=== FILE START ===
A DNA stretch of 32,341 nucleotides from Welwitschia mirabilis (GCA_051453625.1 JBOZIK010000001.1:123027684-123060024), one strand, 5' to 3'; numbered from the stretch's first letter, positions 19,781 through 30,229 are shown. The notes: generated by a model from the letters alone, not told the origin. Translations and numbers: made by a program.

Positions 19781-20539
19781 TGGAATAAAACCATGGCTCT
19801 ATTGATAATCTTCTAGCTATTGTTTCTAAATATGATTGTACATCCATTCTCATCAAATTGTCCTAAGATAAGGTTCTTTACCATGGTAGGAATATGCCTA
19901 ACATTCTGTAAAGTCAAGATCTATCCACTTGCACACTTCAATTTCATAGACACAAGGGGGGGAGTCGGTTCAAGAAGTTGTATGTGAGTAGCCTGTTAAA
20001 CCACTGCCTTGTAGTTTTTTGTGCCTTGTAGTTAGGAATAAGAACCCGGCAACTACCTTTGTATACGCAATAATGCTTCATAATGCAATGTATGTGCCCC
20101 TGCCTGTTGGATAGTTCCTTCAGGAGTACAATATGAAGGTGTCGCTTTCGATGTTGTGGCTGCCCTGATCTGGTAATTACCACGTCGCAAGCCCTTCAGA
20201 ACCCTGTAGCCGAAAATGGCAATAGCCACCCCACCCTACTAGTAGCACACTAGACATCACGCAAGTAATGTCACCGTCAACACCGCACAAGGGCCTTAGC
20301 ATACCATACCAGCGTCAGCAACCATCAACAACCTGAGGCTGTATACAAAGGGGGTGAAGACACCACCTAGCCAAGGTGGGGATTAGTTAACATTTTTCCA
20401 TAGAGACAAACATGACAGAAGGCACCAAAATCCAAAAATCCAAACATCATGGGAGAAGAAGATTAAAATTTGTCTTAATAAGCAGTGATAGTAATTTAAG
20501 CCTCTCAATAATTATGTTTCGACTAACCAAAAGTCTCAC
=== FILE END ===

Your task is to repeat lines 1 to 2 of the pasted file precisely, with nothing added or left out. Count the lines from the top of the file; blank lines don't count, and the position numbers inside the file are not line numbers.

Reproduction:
A DNA stretch of 32,341 nucleotides from Welwitschia mirabilis (GCA_051453625.1 JBOZIK010000001.1:123027684-123060024), one strand, 5' to 3'; numbered from the stretch's first letter, positions 19,781 through 30,229 are shown. The notes: generated by a model from the letters alone, not told the origin. Translations and numbers: made by a program.

Positions 19781-20539